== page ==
Farmland Assessment Case Won’t Be Decided ‘Till the Cows Come Home
A recent Tax Court decision in 187 Dey Road Association, LLC v. South Brunswick by the Honorable Mark Cimino, J.T.C., chose not to address whether a 65-acre parcel of property should receive a farmland assessment or be obligated to pay rollback taxes. Rather, the Court held that summary judgment was inappropriate due to the factual questions in dispute among the parties.
The subject property consisted of 83.53 acres in the Township of South Brunswick (“the Township). Of the 83.53 acres, one acre is devoted to residential use for a home located on the property. Through 2017, the Township’s tax assessor granted farmland assessment for 82.53 acres. For 2018, the Middlesex County Board of Taxation determined that a partial rollback judgment be entered for 65 acres due to no agricultural use. It was undisputed that the 16.53-acre portion of the property is utilized for the growing of crops, pasturing of goats and sheep, and contains appurtenant woodlands. The dispute centered around the rear 65 acres of the property, which is primarily wooded and is traversed by a stream.
On motion for summary judgment, the taxpayer argued that he allows goats and sheep to graze the 65 acres, but had not been able to do so in 2018 due to flooding caused by heavy rainfall and beaver activity damming the traversing stream. The beaver activity was significant enough for the taxpayer to obtain a beaver damage control permit for 2018 from the Division of Fish and Wildlife, Department of Environmental Protection. The rear 65 acres is not fenced; however, the Township disputed the assertion that grazing activity was taking place on the 65 acres.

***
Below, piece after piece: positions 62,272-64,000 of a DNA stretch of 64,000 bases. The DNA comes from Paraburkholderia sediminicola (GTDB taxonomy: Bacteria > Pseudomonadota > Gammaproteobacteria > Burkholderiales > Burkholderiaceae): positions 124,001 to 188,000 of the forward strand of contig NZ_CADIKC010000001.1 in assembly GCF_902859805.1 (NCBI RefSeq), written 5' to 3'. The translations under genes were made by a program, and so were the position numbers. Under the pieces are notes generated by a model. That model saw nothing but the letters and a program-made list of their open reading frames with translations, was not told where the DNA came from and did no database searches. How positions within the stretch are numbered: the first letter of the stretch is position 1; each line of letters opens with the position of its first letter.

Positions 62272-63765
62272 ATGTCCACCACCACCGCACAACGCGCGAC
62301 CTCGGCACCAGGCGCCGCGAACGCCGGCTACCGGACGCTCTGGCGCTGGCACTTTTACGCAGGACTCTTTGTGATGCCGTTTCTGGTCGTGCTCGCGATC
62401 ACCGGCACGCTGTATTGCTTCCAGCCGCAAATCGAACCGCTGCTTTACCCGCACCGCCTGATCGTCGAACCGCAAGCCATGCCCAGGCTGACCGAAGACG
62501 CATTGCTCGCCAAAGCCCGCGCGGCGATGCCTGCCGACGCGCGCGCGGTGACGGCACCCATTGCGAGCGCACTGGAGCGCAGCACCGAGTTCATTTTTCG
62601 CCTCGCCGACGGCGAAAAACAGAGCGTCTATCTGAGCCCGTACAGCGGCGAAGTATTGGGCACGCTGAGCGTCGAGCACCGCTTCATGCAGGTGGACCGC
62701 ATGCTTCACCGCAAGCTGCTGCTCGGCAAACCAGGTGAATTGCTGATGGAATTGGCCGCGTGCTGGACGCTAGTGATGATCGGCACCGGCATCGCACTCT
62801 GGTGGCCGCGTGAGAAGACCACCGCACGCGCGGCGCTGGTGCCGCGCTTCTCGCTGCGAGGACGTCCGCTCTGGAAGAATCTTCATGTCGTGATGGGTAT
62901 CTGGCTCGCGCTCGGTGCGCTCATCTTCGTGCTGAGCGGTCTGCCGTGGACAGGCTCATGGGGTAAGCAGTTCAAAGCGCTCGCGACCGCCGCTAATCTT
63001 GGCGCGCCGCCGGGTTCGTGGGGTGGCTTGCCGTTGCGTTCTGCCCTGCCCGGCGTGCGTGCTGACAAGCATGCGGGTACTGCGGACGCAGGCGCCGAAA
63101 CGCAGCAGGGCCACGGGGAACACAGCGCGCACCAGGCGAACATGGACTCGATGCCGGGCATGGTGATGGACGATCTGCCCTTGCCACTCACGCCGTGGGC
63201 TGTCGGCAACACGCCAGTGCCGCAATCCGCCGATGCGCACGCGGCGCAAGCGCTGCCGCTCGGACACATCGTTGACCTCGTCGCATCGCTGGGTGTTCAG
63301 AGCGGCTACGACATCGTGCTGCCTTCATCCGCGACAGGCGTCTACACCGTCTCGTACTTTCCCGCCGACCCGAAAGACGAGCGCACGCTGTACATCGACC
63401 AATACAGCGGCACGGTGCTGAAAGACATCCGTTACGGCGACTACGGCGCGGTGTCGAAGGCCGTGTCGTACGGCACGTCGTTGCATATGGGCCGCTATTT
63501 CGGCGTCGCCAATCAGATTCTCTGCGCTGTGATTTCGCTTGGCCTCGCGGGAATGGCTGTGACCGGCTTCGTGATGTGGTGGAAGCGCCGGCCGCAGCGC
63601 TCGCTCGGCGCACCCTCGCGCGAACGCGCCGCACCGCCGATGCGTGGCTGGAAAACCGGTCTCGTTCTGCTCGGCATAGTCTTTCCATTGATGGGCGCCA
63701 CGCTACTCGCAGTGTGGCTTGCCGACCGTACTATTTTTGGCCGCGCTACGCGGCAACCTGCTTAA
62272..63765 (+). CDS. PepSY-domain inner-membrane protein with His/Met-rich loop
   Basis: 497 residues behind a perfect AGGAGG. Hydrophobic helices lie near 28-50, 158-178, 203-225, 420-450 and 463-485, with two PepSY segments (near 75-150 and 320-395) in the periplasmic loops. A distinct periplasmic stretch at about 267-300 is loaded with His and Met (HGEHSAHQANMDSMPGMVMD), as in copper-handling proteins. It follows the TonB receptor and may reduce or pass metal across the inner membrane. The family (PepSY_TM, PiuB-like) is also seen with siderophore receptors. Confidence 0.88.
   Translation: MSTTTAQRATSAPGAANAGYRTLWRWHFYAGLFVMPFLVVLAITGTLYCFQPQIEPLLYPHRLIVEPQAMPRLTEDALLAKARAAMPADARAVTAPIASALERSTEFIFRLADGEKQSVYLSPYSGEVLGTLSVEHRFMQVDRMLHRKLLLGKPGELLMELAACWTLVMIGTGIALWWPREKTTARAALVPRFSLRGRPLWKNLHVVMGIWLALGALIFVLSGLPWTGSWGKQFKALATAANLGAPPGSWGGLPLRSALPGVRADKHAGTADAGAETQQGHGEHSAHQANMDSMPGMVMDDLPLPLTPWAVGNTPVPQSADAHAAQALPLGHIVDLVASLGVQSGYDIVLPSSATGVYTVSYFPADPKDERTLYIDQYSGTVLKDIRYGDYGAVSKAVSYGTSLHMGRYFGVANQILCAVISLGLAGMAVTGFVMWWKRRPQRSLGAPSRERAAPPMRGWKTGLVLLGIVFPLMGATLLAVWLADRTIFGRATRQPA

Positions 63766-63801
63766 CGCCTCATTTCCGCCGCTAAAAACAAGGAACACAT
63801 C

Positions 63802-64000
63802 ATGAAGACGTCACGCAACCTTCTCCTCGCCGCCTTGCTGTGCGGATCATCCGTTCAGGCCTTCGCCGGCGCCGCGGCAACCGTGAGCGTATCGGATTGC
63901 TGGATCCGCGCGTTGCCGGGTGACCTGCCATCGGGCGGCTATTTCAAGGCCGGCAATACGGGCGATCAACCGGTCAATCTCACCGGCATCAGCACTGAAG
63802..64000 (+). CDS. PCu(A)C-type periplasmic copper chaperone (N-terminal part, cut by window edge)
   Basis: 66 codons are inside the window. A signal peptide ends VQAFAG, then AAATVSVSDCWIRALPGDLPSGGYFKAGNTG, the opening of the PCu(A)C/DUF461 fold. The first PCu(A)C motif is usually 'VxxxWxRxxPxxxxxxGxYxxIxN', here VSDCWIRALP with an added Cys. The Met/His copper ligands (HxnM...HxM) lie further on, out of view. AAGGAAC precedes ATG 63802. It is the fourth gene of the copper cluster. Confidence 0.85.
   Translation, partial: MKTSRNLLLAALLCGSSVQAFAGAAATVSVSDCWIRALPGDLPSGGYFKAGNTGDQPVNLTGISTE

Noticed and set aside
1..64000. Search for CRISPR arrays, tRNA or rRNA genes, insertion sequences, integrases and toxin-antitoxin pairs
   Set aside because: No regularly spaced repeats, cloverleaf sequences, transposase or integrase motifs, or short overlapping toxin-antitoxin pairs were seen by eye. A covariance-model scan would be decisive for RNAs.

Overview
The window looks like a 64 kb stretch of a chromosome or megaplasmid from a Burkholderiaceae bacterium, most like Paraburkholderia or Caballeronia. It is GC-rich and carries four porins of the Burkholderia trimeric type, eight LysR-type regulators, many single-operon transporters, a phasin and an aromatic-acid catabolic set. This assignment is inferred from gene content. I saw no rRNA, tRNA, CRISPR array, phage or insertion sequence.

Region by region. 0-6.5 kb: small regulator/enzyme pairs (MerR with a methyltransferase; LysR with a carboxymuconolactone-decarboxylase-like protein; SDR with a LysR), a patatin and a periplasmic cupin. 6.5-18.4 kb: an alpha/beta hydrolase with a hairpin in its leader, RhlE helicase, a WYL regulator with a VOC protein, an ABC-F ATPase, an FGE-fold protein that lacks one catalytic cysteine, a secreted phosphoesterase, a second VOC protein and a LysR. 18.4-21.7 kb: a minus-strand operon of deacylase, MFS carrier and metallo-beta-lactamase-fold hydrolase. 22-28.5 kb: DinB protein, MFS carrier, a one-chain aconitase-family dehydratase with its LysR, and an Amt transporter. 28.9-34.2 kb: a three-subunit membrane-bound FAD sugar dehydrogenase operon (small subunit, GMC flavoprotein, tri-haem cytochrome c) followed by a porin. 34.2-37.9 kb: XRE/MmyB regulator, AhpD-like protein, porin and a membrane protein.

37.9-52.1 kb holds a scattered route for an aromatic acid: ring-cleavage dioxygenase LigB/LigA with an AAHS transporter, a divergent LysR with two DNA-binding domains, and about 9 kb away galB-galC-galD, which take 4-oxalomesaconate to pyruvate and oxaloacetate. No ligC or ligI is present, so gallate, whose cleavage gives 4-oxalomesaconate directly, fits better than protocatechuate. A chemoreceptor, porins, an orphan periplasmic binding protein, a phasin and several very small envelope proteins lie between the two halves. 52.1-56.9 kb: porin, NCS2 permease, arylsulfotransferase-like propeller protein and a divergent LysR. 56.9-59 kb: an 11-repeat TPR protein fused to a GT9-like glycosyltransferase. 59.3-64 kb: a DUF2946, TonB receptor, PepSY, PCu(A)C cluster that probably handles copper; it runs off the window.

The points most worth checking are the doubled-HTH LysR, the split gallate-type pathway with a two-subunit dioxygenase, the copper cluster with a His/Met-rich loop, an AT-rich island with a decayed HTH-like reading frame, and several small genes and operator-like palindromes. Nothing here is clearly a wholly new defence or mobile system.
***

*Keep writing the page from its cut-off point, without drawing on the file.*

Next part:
The Farmland Assessment Act of 1964 was adopted in response to a New Jersey constitutional amendment allowing land actively devoted to “agricultural” or “horticultural” uses to be assessed differently than other lands in the state. In particular, land assessed as farmland is to be valued as if its highest and best use is agricultural or horticultural use. This is typically less than the value for other uses for which land is suitable. To receive a farmland assessment, the land must be 5 acres or more and be “actively devoted to agricultural or horticultural use” for the two years prior to the current tax year. Land is deemed to be actively devoted to agricultural or horticultural use when the amount of gross sales averages at least $1,000 per year during the two-year period preceding the tax year at issue and is at least 5 acres in area.
If land which is farmland assessed is put to a use other than agricultural or horticultural, it is subject to additional taxes (referred to as “rollback taxes”) in an amount equal to the difference between the value of the property as farmland assessed and the value of the property assessed the same as other property in the taxing district. The rollback tax applies not only to the current tax year but the two years prior.
Here, the Tax Court ultimately held that, because the parties were sharply divided on whether there was grazing taking place on the back 65 acres, a question of factual credibility exists which cannot be resolved on summary judgment. Additionally, depositions and paper discovery still remained outstanding. In sum, the Court opined that both parties need to be given the full and fair opportunity to develop the record through discovery. Notwithstanding the Court’s ultimate holding, the Court provided the parties with relevant caselaw which may help guide the parties in focusing discovery and resolving the dispute. In the event that the parties cannot resolve the matter during the discovery period, the Court made it clear that a trial would need to be held to determine the facts of the case before the court is able to apply the law to the facts.
Judge Cimino’s decision clearly demonstrates that the Tax Court is reluctant to render a decision on the merits if there are factual inquiries that remain outstanding. Indeed, prior to filing a motion for summary judgment, litigants should actively pursue outstanding discovery and potentially attempt to resolve the matter prior to seeking court intervention. If you believe your property was incorrectly assessed, contact McKirdy, Riskin, Olson & DellaPelle, P.C. to speak with an experienced property tax appeal attorney who can guide you through every stage of the litigation process. To view the full 187 Dey Road Association, LLC v. South Brunswick decision, click here.